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Can You Inherit Debt? 

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Scott
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Scott Nelson

Managing Director

MoneyNerd’s founder, Scott Nelson, has a decade of financial industry experience, including 6 years in FCA regulated loan and credit card companies. Troubled by a lack of conscience in the industry, he founded MoneyNerd to give genuine advice to those in debt and struggling financially.

Learn more about Scott
&
Janine
Janine Marsh Profile Picture

Janine Marsh

Financial Expert

Janine Marsh is an award-winning presenter and a valuable member of the MoneyNerd team. With a wealth of experience as a financial expert, she's been featured on BBC Radio 4, BBC Local Radio, and BBC Five Live, and is a regular on Co-op Radio.

Learn more about Janine
· Jan 12th, 2024
Could you legally write off some debt? Answer below to get started.

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For free & impartial money advice you can visit MoneyHelper. We work with The Debt Advice Service who provide information about your options. This isn’t a full fact-find, some debt solutions may not be suitable in all circumstances, ongoing fees might apply & your credit rating may be affected.

For free & impartial money advice you can visit MoneyHelper. We work with The Debt Advice Service who provide information about your options. This isn’t a full fact-find, some debt solutions may not be suitable in all circumstances, ongoing fees might apply & your credit rating may be affected.

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Can You Inherit Debt

For free & impartial money advice you can visit MoneyHelper. We work with The Debt Advice Service who provide information about your options. This isn’t a full fact-find, some debt solutions may not be suitable in all circumstances, ongoing fees might apply & your credit rating may be affected.

Are you worried about inheriting debt from a family member? You’re not alone. Each month, over 170,000 people visit our website seeking advice on debt issues.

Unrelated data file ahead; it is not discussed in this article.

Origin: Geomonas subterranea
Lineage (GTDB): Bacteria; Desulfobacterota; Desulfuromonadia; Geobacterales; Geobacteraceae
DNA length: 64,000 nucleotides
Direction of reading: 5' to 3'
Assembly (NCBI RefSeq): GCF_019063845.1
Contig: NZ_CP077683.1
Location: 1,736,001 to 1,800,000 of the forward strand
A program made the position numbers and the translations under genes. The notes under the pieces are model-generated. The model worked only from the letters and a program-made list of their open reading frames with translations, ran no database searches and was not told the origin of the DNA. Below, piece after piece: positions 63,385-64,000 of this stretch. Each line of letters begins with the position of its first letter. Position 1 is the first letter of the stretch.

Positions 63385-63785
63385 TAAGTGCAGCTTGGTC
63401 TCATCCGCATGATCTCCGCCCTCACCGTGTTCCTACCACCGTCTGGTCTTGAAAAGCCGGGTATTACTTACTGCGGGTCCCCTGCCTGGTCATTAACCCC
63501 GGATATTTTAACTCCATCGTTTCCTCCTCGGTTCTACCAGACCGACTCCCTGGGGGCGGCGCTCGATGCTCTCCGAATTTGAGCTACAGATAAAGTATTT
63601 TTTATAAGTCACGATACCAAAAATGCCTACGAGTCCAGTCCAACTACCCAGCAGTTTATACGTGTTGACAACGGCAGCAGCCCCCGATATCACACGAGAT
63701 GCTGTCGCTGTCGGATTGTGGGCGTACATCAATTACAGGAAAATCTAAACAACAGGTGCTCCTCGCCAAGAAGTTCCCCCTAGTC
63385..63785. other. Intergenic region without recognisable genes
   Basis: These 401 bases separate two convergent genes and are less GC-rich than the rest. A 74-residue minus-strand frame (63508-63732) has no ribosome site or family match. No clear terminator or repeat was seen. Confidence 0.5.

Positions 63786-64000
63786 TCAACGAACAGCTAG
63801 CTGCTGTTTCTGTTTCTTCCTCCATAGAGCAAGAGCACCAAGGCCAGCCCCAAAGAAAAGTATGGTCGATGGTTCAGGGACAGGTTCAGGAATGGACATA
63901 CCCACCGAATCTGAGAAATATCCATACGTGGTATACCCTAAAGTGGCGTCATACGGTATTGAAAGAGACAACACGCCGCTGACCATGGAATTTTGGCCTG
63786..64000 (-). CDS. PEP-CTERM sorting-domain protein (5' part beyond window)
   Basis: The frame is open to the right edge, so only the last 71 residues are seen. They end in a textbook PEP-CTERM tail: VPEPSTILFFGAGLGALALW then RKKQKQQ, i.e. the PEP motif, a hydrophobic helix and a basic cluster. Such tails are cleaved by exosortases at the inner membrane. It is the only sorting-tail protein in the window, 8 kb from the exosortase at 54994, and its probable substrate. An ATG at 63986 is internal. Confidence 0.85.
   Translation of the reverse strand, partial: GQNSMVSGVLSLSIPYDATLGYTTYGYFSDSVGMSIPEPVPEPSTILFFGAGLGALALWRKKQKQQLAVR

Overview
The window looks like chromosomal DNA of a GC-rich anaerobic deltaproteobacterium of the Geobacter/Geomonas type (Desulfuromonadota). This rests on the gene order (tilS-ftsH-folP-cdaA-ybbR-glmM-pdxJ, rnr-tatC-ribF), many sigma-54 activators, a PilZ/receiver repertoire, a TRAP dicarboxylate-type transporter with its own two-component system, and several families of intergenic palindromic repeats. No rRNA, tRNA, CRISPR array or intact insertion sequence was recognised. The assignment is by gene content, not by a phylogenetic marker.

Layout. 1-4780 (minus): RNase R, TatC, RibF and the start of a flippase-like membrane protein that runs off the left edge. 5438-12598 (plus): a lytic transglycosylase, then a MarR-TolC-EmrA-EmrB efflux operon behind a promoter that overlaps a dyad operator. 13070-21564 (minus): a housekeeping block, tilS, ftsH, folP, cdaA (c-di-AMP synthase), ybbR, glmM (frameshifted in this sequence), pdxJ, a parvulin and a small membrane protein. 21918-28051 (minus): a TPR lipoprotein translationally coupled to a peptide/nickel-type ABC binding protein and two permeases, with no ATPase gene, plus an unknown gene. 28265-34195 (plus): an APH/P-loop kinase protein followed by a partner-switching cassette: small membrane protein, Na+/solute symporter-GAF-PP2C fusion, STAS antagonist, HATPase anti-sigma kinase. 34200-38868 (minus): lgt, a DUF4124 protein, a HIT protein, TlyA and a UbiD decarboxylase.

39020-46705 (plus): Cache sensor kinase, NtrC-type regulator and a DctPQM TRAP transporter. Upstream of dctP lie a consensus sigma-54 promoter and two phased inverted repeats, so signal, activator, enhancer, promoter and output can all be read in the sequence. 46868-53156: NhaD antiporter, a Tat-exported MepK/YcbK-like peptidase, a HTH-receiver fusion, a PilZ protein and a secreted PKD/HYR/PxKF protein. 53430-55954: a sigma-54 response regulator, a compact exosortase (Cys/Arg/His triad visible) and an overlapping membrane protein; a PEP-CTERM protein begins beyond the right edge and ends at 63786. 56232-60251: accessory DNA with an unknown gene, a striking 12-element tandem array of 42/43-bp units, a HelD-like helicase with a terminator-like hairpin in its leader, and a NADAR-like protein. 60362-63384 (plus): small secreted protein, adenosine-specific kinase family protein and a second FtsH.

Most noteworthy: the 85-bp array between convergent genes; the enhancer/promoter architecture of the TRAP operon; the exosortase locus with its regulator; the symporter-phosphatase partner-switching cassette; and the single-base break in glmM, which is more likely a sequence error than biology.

In this article, we’ll go through:

  •  The truth about inheriting debt in the UK
  •  How different debts are settled after someone passes away
  •  The role of insurance in debt matters
  •  How to deal with debt if there are more debts than assets
  •  FAQs about debt inheritance to clarify all your doubts

Some of us have been in the same boat, dealing with shared debts and the fear of inheriting them. That’s why we’re committed to giving you clear, helpful advice. 

So, let’s dive into the topic and explore the 2023 laws on debt inheritance.

Could you legally write off some debt?

There are several debt solutions in the UK, choosing the right one for you could write off some of your unaffordable debt, but the wrong one may be expensive and drawn out.

Answer below to get started.

How much debt do you have?

This isn’t a full fact find. MoneyNerd doesn’t give advice. We work with The Debt Advice Service who provide information about your options.

When Can You Inherit Debt?

So, this means that you can inherit debt but only if this was decided back during the actual debtor’s life.

This works if, during their life, the person had put your name in the will, and you had provided a personal guarantee that you would take over the responsibility of their debt in case they pass away.

Another similar case is when you cosigned the debt, or the deceased person had taken debt from a joint bank account that they shared with you. Then, you are equally responsible for the debt.

Dealing with the Debts of Deceased

It is important to know that although when someone dies, the debts of the deceased are paid off through their estate, property, etc., there is a particular priority order adopted for it.

Your secondary loans and debts are paid, but not before some other essential debts, costs, etc., are taken out of your savings.